Editor’s Note: In “The Nixon Sightings,” Steve Hess recalls a five key moments in his time working with Richard M. Nixon. Each vignette offers a peek into some of the events that drove a young Senator from California to the Oval Office. This series was written as background to Hess’ new book The Professor and The President: Daniel Patrick Moynihan in the Nixon White House (Brookings Press, December 2014), a “dramatic narrative” of events in 1969-1970, told in the present tense.
“There is something about a national convention that makes it as fascinating as a revival or a hanging,” recalled H.L. Mencken, the sage of Baltimore. “Suddenly there comes a show so gaudy and hilarious, so melodramatic and obscene, so unimaginably exhilarating and preposterous that one lives a gorgeous year in an hour.”
But Mencken’s memory was of politics before most states chose their delegates in primary elections and all that was left for the national convention to do is formally tell us what we already know, approve a platform, and listen to the nominee tell us why he/she should be our president.
In 1952, however, the delegates to the Republican convention would not know when they arrived on July 7 who they would nominate on July 9. (This also was true at the Democratic convention, which began on July 21. No delegates since then can make this statement.)
And I was there: a student at the University of Chicago, in love with politics, and about to be in the midst of history being made!
Only 14 states held primaries that year. Other states chose to support a “favorite son” candidate, who would be happy to bargain. The contenders, Dwight Eisenhower and Ohio Senator Robert Taft, arrived dead-even in Chicago; their strategists’ skills would determine the winner. Moreover, an estimated 71 million viewers were looking over their shoulders: for the first time the conventions were live on TV, anchored on CBS by a new star, Walter Cronkite.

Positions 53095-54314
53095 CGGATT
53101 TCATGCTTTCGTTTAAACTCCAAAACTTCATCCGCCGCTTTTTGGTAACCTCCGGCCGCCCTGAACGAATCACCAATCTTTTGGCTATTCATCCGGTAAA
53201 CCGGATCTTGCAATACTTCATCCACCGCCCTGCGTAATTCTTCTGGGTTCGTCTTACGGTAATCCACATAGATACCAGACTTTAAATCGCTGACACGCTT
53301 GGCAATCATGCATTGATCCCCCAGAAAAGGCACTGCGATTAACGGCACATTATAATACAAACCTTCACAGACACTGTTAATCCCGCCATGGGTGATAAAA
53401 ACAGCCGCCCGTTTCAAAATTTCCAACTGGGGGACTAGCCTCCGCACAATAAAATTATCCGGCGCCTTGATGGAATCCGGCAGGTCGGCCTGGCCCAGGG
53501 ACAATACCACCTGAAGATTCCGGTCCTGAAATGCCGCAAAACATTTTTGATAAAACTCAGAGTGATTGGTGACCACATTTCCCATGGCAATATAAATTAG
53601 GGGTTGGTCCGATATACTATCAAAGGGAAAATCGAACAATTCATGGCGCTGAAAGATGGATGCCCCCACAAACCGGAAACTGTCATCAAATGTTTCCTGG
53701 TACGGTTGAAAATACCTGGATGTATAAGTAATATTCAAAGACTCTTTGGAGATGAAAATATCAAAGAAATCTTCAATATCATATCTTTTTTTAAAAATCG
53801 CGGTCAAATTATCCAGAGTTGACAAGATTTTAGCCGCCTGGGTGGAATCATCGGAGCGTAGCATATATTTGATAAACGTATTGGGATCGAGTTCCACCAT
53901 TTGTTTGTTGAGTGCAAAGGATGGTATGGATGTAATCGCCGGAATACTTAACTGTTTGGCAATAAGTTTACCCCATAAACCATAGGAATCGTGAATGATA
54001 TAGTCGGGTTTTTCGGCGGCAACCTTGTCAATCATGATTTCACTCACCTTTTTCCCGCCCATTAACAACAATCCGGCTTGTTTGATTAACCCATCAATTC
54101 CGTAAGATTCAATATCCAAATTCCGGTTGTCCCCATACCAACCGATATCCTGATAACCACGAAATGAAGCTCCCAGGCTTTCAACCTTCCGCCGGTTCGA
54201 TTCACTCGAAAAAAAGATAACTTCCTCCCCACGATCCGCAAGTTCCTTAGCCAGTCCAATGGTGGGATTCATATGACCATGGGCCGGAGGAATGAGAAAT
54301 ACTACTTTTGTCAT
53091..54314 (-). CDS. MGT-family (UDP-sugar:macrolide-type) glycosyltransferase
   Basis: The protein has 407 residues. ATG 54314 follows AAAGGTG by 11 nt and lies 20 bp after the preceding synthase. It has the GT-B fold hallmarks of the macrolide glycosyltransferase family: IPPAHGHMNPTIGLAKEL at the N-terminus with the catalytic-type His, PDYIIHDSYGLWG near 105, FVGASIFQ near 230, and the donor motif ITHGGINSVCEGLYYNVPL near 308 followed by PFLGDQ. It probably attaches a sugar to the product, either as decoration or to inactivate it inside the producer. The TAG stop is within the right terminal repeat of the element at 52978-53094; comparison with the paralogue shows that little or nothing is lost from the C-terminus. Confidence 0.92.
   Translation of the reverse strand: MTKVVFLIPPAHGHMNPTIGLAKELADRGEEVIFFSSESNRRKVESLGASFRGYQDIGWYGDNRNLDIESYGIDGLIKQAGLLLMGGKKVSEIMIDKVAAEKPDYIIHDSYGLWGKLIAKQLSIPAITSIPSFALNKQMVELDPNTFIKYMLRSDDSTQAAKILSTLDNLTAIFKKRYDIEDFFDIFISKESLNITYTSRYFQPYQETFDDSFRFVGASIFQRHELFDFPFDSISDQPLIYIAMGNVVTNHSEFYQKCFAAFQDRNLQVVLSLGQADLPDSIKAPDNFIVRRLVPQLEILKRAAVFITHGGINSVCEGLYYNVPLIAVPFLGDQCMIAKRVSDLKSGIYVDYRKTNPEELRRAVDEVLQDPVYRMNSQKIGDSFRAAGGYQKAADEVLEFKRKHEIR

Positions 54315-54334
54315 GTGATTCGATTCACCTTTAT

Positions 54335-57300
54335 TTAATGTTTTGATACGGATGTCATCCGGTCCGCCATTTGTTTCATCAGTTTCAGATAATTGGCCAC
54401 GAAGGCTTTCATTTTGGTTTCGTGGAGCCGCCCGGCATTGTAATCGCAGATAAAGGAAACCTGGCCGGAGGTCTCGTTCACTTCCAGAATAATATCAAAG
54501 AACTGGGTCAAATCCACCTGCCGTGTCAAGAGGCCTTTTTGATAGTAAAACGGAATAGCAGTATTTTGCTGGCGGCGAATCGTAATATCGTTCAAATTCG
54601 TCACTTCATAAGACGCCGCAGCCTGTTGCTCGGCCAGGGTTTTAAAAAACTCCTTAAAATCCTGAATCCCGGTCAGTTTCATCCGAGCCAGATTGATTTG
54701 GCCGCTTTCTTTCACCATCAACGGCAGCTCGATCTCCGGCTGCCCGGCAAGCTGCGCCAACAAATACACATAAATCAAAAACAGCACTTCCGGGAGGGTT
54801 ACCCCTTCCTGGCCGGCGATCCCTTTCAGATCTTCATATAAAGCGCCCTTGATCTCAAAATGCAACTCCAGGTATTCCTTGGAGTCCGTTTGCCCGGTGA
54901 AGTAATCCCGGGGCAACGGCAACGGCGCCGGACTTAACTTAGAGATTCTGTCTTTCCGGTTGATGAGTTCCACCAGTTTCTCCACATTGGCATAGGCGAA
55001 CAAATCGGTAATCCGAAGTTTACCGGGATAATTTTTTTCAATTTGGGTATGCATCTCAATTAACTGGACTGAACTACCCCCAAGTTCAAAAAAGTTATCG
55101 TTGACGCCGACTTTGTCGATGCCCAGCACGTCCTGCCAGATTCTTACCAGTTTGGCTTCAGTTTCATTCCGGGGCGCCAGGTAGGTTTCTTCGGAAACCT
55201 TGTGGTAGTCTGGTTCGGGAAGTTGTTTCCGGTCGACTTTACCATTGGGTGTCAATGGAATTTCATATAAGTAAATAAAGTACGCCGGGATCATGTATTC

As a volunteer with the New York County Republican Committee (Tom Dewey’s organization), I was assigned to drive delegates from their downtown hotel to the Chicago amphitheater, Halsted at 42nd Street, up against the Union Stock Yards. (It was a great place if the wind wasn’t in the wrong direction.) What I hadn’t volunteered was that I have a terrible sense of direction. On my first run, the passengers, one of whom I remember as being Louis Lefkowitz (later a distinguished New York Attorney General), chose to walk the last dozen blocks. I was thanked, fired, and rewarded with a set of convention tickets.
One ticket was great. Two tickets was infinity. My summer roommate, Hank Scherer, a Yalie with Connecticut connections, also had a ticket. Given casual 1952 security, this meant that two of us went in, one came out with two tickets, and two went in, and so forth until all our friends were inside.
We marched around the convention floor waving placards and singing the song Irving Berlin had written for us: I Like Ike/I’ll shout it over a mike/Or a phone/Or from the highest steeple/I Like Ike/And Ike is easy to like/Stands alone/The choice of We the People.
While we were endlessly singing, the Eisenhower forces accused the Taft forces of stealing delegates, challenging the credentials of Georgia, Louisiana, and Texas delegations. “Thou shall not steal,” we chanted. From the podium, Illinois Senator Everett McKinley Dirksen, speaking for Taft’s side, pointed his finger down at Tom Dewey of the Eisenhower camp, the party’s 1944 and 1948 candidate. He intoned, “We followed you before and you took us down the path to defeat.” The convention hall erupted, deafening applause, deafening boos.
From the TV booth: “There’s a great deal of confusion out there. There goes a fight. There’s a photographer getting in trouble. I don’t know who is hitting whom. Somebody got knocked down, but it’s pretty hard to tell who it was. The officers were in the middle of it—they really are having a time here tonight.”
It was wonderful!
Eisenhower won the seating contest and, as a result, the nomination on the first ballot.
The next day he chose Richard Nixon, the controversial young senator from California, to be his vice presidential running mate. Inside the hall I heard an intercom voice saying which gate Nixon would be entering. I ran to that gate. The door opened.
Richard Nixon, his eyes shining and apparently unfocused, grabbed my hand and shook.
(Even after I became Nixon’s speechwriter, I never mentioned to him that I was the young man at the door, July 10, 1952.)